germs using both light and electron microscopy with various staining technics and
sectioning procedures.
Some sections were stained with Toluidine
blue or Toluidine blue/malachite green,/
basic fuchsin (TMF) (Grimley, '64) whilst
others had the Araldite extracted and were
then stained with silver (Berkowitz,
Fiorello, Kruger and Maxwell, '68). Ultrathin sections were cut on the LKB ultratome. Those previously stained in osmiuni
tetroxide and embedded in Araldite were
stained on the grids with uranyl acetate
and lead citrate (Reynolds, '63) whilst
those impregnated with silver nitrate were
examined in the electron microscope and
photographed. They were then stained
with uranyl acetate and lead citrate and
the same or similar areas rephotographed
in the electron microscope.
For comparison we have also examined
the odontogenetic regions of molar teeth
from 1 day and 11 day old mice using
identical technics.
The area examined by the various technics is illustrated in figure 1. Predentine
can be distinguished and it was between
the underlying odontoblasts that collagen
fibers were sought. No structures distinguishable as fibers were seen in the Toluidine blue stained sections. However, in
those sections stained with TMF, magenta
stained fiber-like structures of 1 pm diameter were seen in the extracellular spaces
of the odontoblasts (fig. 2). These were
at the same site as fiber-like structures in
silver impregnated blocks cut at 2 /.mi
(fig. 3). Magenta stained fibers were also
seen randomly arranged in the zone beAnterior tooth germs were excised from tween the odontoblasts and the basement
human fetal material of 13-16 weeks ob- membrane in TMF stained sections and
tained at abdominal hysterotomy and fixed these corresponded to the dense silver
in 3% glutaraldehyde (Karlsson and stained area at the same site in silver
Schultz, '65) at 4°C for one to two hours. impregnated blocks.
The tooth germs were either post-fixed
Sections of oral mucosa overlying the
in osmium tetroxide or impregnated with developing tooth germs stained in the
silver nitrate according to the technic em- block by silver impregnation also showed
ployed by Ten Cate et al. ('70). Oral structures of similar dimensions near the
mucosa overlying the tooth germs was basement membrane and lying between
similarly prepared and all tissues were fibroblasts.
embedded in Araldite. Thick sections (0.5
Electron microscopical examination of
,m-l /.m) were cut on the LKB pyrami- sections adjacent to those examined in the
tome and orientated in such a way that the light microscope confirmed in all cases
inner enamel epithelium and early odonto- that the fiber like structures present beblasts were sectioned at right angles to tween differentiating odontoblasts and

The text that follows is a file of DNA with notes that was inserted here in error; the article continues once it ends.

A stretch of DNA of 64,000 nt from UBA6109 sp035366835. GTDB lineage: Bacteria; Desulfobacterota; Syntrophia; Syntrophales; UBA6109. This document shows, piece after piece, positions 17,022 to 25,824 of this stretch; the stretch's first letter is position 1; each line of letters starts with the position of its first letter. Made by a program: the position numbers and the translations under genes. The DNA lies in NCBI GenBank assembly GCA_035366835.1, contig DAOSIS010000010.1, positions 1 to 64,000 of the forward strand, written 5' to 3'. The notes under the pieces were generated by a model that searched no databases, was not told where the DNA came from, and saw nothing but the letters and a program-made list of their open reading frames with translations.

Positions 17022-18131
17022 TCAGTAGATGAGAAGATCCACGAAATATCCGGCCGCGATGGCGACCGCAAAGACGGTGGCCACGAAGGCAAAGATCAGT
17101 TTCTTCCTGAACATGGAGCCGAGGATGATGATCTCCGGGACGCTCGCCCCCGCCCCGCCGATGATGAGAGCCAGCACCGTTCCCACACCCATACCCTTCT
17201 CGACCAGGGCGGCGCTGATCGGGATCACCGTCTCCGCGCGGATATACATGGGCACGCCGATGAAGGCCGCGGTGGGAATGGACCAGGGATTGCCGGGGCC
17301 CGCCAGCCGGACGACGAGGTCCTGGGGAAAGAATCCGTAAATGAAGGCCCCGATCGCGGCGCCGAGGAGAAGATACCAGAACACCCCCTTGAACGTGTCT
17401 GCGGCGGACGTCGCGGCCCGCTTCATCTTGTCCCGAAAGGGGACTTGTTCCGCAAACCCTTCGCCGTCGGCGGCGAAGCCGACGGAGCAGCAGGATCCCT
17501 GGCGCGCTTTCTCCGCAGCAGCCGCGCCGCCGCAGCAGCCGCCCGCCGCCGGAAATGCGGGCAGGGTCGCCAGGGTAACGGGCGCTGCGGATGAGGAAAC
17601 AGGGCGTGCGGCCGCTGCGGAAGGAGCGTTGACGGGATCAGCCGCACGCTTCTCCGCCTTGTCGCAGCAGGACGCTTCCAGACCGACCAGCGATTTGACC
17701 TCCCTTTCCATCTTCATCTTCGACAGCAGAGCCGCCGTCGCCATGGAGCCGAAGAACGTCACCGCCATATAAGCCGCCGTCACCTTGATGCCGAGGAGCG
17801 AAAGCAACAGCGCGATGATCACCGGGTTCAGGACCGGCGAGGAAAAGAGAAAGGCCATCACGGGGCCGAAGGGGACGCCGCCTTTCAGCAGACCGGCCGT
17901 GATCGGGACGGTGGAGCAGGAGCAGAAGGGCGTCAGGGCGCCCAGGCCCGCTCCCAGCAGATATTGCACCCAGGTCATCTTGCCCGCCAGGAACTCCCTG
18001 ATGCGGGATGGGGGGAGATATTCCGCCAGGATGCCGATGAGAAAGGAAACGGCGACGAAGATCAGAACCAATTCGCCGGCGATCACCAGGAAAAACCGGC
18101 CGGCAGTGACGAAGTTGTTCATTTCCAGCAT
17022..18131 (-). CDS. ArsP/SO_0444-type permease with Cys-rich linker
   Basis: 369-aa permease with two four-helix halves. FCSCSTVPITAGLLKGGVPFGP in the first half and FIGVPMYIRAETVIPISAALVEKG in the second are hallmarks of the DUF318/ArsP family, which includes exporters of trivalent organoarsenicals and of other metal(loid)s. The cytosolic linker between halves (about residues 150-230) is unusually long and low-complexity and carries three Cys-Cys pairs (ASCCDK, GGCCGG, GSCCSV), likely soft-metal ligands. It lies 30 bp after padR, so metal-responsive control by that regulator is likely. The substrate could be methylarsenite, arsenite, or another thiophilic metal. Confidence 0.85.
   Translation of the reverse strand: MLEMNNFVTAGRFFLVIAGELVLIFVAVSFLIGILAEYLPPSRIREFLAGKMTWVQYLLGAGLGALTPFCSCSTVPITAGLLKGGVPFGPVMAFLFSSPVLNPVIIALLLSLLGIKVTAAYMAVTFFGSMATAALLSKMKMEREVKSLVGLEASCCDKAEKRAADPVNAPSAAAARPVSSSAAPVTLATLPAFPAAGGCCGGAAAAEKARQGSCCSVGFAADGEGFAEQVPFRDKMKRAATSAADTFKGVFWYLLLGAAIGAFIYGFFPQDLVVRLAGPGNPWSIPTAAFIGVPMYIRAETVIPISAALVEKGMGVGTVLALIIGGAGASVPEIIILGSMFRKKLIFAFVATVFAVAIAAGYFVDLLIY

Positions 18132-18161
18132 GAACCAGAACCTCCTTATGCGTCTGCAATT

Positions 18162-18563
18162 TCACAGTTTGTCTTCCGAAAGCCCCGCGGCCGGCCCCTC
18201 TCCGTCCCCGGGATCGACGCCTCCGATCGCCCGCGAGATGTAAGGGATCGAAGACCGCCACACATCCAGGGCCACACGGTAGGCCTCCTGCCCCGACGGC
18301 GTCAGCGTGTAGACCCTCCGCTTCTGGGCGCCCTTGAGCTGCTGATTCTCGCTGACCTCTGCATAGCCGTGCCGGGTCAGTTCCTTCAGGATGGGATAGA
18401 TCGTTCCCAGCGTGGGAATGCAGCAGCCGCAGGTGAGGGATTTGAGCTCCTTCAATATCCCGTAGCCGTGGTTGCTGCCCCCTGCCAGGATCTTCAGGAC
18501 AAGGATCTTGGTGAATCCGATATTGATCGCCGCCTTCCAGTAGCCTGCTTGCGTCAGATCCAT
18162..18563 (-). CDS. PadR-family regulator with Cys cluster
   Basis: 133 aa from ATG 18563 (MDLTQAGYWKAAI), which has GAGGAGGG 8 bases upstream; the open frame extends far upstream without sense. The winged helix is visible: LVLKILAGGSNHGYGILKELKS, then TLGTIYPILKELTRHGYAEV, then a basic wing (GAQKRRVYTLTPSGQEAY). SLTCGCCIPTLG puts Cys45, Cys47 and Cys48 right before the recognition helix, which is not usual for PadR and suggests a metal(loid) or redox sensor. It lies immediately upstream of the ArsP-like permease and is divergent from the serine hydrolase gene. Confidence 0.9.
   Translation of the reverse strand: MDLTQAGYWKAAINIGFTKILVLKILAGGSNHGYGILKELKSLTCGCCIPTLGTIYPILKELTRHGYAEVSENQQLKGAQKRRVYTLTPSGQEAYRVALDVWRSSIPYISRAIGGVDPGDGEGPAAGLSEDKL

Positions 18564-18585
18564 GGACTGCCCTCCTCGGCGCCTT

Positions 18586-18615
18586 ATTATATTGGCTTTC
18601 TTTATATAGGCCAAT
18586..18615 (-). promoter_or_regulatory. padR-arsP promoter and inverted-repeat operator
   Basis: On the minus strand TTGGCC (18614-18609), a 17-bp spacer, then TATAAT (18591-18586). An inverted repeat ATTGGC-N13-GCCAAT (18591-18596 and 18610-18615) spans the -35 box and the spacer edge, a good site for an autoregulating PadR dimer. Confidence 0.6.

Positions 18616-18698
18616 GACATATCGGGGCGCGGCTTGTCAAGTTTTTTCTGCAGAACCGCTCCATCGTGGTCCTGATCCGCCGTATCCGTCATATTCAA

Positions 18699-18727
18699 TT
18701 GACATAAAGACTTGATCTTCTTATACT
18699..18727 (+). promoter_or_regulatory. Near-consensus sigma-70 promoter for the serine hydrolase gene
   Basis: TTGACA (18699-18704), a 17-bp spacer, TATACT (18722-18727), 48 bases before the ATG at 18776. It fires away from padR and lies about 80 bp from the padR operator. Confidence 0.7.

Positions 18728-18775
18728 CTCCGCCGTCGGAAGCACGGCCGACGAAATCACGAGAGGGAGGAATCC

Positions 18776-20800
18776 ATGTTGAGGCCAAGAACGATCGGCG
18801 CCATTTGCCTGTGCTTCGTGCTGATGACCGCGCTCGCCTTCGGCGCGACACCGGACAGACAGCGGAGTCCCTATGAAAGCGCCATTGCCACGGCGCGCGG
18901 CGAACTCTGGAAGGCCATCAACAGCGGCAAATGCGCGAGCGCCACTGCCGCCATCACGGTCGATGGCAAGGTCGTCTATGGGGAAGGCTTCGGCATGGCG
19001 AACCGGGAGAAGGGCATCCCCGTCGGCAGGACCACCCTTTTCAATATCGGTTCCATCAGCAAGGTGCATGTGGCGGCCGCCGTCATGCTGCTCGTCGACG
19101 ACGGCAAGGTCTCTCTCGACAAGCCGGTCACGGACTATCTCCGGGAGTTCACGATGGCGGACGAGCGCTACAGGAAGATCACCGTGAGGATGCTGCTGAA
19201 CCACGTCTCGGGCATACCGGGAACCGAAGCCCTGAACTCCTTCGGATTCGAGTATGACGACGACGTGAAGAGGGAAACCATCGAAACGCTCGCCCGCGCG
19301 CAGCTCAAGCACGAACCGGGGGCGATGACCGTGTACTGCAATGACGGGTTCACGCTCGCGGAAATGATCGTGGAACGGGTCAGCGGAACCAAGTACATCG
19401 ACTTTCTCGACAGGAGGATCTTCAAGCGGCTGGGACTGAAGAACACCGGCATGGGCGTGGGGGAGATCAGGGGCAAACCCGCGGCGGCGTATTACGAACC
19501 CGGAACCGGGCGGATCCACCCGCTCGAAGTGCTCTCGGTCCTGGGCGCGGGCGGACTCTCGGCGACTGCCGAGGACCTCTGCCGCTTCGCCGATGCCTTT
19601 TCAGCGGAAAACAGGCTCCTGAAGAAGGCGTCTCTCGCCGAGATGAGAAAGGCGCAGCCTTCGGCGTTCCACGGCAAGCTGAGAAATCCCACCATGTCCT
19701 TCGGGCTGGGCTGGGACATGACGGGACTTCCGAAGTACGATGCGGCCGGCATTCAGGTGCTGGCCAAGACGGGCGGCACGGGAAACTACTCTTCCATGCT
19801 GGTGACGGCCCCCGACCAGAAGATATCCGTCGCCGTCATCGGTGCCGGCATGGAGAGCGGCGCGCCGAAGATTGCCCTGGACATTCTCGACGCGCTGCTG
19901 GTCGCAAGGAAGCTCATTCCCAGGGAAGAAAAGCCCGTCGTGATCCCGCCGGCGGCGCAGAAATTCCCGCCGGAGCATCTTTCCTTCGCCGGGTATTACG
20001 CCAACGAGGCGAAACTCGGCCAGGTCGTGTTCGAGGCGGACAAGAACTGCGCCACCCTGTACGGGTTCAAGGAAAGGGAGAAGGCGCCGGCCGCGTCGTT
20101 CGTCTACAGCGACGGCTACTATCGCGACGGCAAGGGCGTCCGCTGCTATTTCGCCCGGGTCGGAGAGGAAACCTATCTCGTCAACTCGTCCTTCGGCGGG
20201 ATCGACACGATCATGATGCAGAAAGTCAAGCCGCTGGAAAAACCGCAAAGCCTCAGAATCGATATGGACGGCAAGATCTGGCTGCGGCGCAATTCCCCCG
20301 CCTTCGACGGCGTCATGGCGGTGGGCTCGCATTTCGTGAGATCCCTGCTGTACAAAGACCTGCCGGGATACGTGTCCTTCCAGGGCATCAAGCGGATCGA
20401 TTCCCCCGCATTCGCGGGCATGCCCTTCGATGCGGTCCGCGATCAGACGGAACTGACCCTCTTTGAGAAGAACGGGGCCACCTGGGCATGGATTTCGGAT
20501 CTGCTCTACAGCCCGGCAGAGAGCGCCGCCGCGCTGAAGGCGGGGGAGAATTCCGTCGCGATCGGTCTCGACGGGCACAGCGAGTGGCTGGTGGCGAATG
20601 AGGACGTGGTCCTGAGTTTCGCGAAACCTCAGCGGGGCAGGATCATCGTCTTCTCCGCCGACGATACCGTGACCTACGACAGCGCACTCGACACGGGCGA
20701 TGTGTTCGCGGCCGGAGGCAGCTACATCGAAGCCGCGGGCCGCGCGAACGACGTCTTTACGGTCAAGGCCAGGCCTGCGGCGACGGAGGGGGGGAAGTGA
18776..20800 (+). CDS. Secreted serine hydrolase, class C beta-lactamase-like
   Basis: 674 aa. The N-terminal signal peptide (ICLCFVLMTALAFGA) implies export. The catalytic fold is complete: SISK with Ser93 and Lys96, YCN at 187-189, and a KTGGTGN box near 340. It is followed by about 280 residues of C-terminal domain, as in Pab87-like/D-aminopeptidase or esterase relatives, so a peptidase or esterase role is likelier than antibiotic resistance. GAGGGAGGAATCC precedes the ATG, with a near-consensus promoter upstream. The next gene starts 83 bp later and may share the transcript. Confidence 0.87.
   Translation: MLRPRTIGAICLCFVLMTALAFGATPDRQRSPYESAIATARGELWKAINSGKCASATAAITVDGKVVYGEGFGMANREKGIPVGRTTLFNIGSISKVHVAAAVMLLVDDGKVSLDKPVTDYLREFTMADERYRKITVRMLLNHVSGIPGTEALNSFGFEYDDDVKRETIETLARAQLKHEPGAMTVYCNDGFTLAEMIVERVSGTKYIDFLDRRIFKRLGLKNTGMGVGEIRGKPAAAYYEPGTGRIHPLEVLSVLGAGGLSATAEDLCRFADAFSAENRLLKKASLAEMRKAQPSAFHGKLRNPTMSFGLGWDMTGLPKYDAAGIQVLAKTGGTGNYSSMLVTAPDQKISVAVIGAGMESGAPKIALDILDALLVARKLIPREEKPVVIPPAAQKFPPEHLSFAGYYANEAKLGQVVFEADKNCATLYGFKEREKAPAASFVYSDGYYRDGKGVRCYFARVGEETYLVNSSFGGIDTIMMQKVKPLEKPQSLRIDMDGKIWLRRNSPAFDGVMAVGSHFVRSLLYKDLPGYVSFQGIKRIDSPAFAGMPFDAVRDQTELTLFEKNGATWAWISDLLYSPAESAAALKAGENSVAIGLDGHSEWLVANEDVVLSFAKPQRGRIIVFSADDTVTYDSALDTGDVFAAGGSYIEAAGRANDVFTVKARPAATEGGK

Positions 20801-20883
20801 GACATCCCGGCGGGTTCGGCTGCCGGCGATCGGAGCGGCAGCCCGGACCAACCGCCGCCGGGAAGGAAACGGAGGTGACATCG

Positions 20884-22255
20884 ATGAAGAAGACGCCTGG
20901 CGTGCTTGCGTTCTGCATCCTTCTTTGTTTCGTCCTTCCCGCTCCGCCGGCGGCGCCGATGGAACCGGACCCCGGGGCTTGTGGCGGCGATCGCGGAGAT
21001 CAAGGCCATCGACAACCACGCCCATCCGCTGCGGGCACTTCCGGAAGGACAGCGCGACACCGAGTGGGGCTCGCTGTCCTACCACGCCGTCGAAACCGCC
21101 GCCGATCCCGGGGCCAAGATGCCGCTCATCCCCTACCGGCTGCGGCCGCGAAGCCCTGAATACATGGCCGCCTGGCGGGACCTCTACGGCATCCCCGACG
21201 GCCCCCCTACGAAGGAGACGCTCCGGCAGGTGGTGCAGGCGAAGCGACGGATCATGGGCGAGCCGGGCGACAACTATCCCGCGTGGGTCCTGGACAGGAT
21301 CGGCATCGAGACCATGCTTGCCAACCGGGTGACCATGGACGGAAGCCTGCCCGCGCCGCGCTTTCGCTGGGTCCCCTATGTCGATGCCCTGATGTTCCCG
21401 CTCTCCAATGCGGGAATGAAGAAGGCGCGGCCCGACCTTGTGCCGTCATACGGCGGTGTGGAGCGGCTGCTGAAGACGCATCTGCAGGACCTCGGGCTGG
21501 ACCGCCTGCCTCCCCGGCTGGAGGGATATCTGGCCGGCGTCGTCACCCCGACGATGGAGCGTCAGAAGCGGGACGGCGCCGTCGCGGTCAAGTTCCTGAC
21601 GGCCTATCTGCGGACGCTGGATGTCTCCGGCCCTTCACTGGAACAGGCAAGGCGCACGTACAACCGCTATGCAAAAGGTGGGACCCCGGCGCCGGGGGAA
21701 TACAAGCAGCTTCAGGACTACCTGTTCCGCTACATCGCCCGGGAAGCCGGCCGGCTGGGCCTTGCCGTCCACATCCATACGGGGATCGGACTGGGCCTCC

the basement membrane between them. near the basement membrane of oral
mucosa were banded collagen fibrils
arranged in bundles between 0.5 ,m and
1 p m in diameter. These bundles were
composed of fibrils showing the regular
640 A banding of collagen arranged in
groups of between 8 and 14 single fibrils.
Some of the bundles so formed were sectioned longitudinally and could be followed over a length of up to 5 pm (fig. 4).
Other bundles of similar diameters were
cut transversely. Although the fibers were
lying freely in the spaces between the
odontoblasts they were in some situations
very closely associated with the plasma
membrane of the odontoblasts. In the
space between the basement membrane
and the odontoblasts randomly arranged
collagen fibrils were also visible.
The sections from tissues impregnated
in the block with silver showed a deposition of silver granules up to 500 A diameter which were located in the intercellular spaces. This was so both in the case
of odontoblasts (fig. 5a) and in the connective tissue below oral epithelium (fig.
6a). Silver granules were deposited in the
area between the lamina densa and the
differentiating odontoblasts (fig. 7) and
this deposition was related to the randomly arranged collagenous fibers seen in
figure 4.
The same sections when overstained
with heavy nietals clearly showed that the
silver grains were mainly deposited where
collagen bundles were present (figs. 5b,
6b). The relationship of silver grains to
collagen fibrils and their scarcity where
no collagen was seen can be clearly noted.
Similar results were found using material
from 1 day and 11 day old mouse molar
In this discussion a collection of individual elements of collagen fibrils will be
referred to as a collagen bundle in accordance with the terminology of Melcher and
Eastoe ('69). The results of our light microscopical study on thick sections stained
with both silver and TMF have shown
that fibers can be easily resolved in the
spaces between odontoblasts associated
with early dentinogenesis.
Our electron microscopical findings confirm the results of Reith ('68) and other
authors that collagen bundles are present
in the site at which light microscopists
have described the von Korff fibers. The
argument remaining is whether these are